The company confirmed the change to the Wall Street Journal, explaining that it comes after 15 months of testing. It isn’t clear exactly why Apple is moving to local servers, but it is likely to mean better quality of service for China Telecom customer who store music, photos and documents on its iCloud service.
China has been cracking down on a range of US tech firms of late. There are ongoing antitrust investigations with Microsoft and Qualcomm, while it previously criticized Apple’s location tracking feature for its potential to reveal user data. Putting servers on Chinese soil may appease the government somewhat in that respect.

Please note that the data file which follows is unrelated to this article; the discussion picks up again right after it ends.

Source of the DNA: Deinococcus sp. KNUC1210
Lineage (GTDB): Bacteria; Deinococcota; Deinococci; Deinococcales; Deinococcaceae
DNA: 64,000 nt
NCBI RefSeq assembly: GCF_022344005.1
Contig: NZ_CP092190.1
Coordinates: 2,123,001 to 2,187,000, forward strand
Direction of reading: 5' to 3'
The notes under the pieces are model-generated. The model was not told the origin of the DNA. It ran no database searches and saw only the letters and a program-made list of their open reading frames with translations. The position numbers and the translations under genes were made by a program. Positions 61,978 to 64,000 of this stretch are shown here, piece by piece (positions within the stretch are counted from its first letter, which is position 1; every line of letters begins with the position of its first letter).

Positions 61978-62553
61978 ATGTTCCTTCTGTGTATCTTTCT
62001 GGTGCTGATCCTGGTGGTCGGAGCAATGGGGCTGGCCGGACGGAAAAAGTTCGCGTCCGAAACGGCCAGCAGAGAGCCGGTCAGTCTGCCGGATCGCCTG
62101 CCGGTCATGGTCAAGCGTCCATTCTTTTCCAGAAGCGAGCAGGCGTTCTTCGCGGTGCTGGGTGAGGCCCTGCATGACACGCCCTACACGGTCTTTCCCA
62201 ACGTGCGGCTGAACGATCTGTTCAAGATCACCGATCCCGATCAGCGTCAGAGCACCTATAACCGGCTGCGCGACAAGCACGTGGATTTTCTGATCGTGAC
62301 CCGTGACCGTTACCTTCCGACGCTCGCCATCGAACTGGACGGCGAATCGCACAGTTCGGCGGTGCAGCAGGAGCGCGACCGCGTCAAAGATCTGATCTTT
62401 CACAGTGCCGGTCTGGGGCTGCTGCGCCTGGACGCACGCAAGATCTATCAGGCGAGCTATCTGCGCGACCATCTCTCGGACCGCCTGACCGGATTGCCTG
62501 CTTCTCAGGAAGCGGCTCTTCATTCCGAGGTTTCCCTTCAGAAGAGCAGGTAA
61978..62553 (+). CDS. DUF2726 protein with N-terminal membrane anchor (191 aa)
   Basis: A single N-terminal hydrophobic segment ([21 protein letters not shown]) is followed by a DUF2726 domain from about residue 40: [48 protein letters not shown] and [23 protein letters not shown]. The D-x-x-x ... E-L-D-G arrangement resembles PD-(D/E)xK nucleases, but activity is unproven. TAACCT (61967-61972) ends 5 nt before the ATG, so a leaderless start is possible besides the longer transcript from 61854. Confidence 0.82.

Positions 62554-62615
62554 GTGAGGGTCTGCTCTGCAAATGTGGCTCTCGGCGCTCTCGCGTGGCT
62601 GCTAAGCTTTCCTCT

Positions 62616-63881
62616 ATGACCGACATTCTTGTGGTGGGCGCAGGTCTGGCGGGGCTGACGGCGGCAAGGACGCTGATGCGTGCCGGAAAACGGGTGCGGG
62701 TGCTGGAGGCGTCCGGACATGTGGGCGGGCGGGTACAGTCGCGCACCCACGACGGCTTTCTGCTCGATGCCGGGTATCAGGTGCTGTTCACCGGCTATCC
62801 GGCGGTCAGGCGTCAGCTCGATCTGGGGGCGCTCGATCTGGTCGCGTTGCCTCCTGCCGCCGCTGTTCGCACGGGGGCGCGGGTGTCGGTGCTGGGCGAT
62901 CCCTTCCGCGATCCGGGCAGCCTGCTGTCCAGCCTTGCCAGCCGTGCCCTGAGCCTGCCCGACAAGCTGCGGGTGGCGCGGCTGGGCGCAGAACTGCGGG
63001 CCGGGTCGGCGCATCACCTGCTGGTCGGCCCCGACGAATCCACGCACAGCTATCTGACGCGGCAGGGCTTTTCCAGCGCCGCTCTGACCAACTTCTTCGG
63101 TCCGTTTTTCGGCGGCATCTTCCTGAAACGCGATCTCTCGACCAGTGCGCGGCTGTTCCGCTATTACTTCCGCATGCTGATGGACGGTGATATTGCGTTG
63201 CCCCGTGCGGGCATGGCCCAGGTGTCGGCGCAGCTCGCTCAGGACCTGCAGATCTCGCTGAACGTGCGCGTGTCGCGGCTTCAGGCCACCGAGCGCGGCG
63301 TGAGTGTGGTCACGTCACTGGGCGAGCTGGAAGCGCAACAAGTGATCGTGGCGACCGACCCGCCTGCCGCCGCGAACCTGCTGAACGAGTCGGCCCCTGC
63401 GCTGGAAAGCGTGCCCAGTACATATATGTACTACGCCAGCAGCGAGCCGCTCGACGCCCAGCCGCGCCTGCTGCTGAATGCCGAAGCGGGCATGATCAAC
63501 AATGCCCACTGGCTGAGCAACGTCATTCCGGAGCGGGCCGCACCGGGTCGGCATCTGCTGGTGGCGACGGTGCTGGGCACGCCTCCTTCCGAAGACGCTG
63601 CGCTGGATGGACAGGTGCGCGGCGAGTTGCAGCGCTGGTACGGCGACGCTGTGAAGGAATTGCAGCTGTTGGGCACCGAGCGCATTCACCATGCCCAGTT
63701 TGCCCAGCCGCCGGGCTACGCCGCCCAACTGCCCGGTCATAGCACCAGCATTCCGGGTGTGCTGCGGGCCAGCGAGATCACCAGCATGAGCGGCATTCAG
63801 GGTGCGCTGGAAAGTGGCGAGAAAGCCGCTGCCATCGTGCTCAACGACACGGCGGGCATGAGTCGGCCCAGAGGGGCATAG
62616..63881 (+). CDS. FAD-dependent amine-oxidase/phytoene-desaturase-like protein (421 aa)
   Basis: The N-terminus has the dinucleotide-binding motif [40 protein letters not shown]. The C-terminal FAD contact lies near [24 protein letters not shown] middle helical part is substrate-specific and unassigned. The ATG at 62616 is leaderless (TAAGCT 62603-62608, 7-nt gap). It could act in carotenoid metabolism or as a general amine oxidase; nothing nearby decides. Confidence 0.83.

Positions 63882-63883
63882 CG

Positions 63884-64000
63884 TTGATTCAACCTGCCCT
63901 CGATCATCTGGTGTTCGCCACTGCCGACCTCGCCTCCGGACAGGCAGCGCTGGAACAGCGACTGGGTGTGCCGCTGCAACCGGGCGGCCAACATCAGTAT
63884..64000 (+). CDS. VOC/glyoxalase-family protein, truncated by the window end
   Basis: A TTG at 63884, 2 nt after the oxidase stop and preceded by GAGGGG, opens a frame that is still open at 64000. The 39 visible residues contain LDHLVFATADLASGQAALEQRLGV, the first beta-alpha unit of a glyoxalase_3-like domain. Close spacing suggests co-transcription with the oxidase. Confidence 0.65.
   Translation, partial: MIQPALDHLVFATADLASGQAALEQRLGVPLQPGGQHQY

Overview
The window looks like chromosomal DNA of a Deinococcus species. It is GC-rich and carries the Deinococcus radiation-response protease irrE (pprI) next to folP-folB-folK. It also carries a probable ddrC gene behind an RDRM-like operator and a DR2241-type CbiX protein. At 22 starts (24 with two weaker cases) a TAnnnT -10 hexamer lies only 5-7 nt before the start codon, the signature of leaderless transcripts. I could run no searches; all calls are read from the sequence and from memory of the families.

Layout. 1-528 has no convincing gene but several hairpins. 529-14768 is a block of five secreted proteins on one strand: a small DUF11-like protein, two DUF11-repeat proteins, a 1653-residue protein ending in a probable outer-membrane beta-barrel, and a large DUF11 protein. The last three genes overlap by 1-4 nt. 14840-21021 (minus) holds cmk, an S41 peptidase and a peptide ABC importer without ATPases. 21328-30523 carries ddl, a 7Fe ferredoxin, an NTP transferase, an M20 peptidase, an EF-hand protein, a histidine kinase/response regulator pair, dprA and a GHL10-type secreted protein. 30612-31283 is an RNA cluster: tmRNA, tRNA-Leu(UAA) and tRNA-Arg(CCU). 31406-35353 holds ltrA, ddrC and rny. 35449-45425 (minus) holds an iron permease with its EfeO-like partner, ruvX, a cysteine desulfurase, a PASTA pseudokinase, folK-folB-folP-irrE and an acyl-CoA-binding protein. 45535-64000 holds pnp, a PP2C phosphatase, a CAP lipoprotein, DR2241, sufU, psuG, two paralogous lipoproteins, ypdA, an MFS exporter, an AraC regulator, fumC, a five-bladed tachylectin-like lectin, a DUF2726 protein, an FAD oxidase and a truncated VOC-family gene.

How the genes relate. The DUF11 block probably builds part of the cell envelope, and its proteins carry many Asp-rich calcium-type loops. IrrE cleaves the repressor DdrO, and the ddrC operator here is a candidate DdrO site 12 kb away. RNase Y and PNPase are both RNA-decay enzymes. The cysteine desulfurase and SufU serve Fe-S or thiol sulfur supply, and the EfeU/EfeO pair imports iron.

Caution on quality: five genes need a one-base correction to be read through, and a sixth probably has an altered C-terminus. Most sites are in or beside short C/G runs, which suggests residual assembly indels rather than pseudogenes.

Apple told the Journal that the data is encrypted, but conspiracy theorists may still feel that housing information in China gives the government an opportunity to access it. LinkedIn and Evernote, two US companies with local servers in China, have both previously conceded that they are powerless to stop the state if it wishes to access information held in the country.
It isn’t clear whether Apple has plans to set up dedicated servers for customers of China Mobile and China Unicom, the other two mobile carriers in the country.
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